Global Ministries

The United Methodist Church

Connecting the Church in Mission

Mission Musings

Resourcing the Church

by Dorcas Samantha Ewoodzie

Most churches in Africa were initiated by missionaries who relied on financial support from sister churches in Europe, the United States, and Canada. The churches and institutions belonged to the various denominations that established them. Indigenous people did not consider themselves as the owners of these churches. This perspective created a dependence on foreign funding, entirely.

When missionaries were withdrawn, which happened for many different reasons, the projects they founded stalled, including medical and educational institutions. The local communities they served were not prepared to take ownership so that the churches and institutions could become self-sufficient.

A book sale helps to raise funds for resourcing a church school library.
A book sale helps to raise funds for resourcing a church school library. Photo: Courtesy of Dorcas Ewoodzie

Churches Finance Themselves

Today, African churches are tasked to finance themselves. Their major means of resourcing the church is through offerings and tithes given during church services. These proceeds are dependent on the dynamics of church membership—the church’s size and the demographic make-up. In the case of many African churches, and of UM churches in Kenya, particularly, the majority of members are economically challenged. Members often turn to the church for financial assistance. A portion of each local church’s resources generated from offerings and tithes is sent to the conference (East African Conference). Churches use the rest for other activities. But this money is not sufficient all the churches’ needs.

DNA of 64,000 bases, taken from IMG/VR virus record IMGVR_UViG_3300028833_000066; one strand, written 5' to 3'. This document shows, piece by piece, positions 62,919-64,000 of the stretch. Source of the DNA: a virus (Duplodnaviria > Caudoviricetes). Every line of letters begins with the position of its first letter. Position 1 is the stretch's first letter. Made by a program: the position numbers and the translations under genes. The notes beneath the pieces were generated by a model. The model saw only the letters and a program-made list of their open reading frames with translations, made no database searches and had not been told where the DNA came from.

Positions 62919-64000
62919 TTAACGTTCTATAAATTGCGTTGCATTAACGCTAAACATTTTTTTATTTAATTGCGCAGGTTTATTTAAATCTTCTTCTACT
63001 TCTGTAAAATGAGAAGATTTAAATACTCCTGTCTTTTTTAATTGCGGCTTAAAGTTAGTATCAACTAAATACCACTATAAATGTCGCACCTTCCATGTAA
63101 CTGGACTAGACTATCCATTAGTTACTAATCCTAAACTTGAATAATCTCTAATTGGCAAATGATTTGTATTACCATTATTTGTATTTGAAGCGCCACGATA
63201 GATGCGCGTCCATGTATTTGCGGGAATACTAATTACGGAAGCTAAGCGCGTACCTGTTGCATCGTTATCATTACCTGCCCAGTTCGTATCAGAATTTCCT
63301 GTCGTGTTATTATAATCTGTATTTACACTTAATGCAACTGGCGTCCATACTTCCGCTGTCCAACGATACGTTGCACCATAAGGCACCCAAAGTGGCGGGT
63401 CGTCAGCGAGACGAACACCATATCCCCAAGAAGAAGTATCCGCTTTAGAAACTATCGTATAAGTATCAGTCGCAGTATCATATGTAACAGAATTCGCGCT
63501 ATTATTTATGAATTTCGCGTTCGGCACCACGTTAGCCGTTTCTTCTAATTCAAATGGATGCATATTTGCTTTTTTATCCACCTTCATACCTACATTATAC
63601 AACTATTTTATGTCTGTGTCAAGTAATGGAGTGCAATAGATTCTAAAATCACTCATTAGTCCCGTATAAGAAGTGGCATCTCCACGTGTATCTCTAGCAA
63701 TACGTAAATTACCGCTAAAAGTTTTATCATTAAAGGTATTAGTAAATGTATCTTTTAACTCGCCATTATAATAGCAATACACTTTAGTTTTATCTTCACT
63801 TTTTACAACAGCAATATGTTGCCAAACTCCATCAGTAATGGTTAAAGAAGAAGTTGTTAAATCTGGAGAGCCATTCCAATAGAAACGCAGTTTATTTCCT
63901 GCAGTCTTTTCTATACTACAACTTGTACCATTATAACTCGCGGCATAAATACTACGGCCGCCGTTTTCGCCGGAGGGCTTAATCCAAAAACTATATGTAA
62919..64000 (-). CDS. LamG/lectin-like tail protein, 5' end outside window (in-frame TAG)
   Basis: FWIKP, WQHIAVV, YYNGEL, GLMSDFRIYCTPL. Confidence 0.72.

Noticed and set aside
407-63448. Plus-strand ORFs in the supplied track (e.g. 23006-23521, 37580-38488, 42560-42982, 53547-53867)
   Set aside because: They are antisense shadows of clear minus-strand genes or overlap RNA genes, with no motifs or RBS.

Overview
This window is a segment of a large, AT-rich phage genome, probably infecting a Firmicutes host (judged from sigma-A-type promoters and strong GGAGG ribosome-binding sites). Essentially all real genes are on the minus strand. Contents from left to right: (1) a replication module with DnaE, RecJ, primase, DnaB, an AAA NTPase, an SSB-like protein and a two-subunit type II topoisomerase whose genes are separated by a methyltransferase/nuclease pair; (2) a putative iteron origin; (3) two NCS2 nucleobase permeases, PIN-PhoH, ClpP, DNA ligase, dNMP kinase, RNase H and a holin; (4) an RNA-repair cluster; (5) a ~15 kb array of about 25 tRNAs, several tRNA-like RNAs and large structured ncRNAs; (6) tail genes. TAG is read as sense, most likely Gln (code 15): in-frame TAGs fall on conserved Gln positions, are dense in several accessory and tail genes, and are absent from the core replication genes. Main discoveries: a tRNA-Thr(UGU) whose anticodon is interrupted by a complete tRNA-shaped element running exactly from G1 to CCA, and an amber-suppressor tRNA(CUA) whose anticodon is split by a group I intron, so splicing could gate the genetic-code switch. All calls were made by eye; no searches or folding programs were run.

Since pastors generally do not receive a fixed salary, Africans very often engage in fundraising activities known as “harambees.” Most pastors support their church’s development by taking full-time jobs outside the church. That is why many here say it is a real calling to lead God’s flock. For clergy, it’s a sacrifice—one that perhaps results in stress relating to church involvement and growth because a pastor’s time is divided.

For a harambee, a charismatic member of the church is appointed to lead the congregation in raising funds for a particular activity. Influential guests are invited to attend from other churches. This kind of fundraising is used to meet a target for the purchase of an essential need—such as a building project, payment of rent, or offsetting debts.

I have witnessed and been part of about five such harambees in Kenya: one to pay tuition for two pastors going for Bible training courses in Uganda; for ticket fare to attend the UMC 2016 General Conference; for a reception to host the full church leadership; and most recently, to support those affected by the Huruma flooding disaster in Kenya.

People put their faith in action by giving out of their meager resources. They believe those who go out are planting in tears, but they will reap in joy at the appointed time. Sacrificial giving is difficult, but it is good. We receive healing and God’s blessings from it.

Some churches receive financial support for specific projects by writing proposals, and applying for grants. In addition, when a church owns a school, hospital, or a community project such as a cafeteria, it has a resource to generate funds to support its other activities.

Dorcas Samantha Ewoodzie is a Global Mission Fellow from Ghana. She serves as a climate change program officer with the Pan African Climate Justice Alliance (PACJA) based in Nairobi, Kenya.

Copyright New World Outlook magazine, July-August 2016 issue. Used by permission.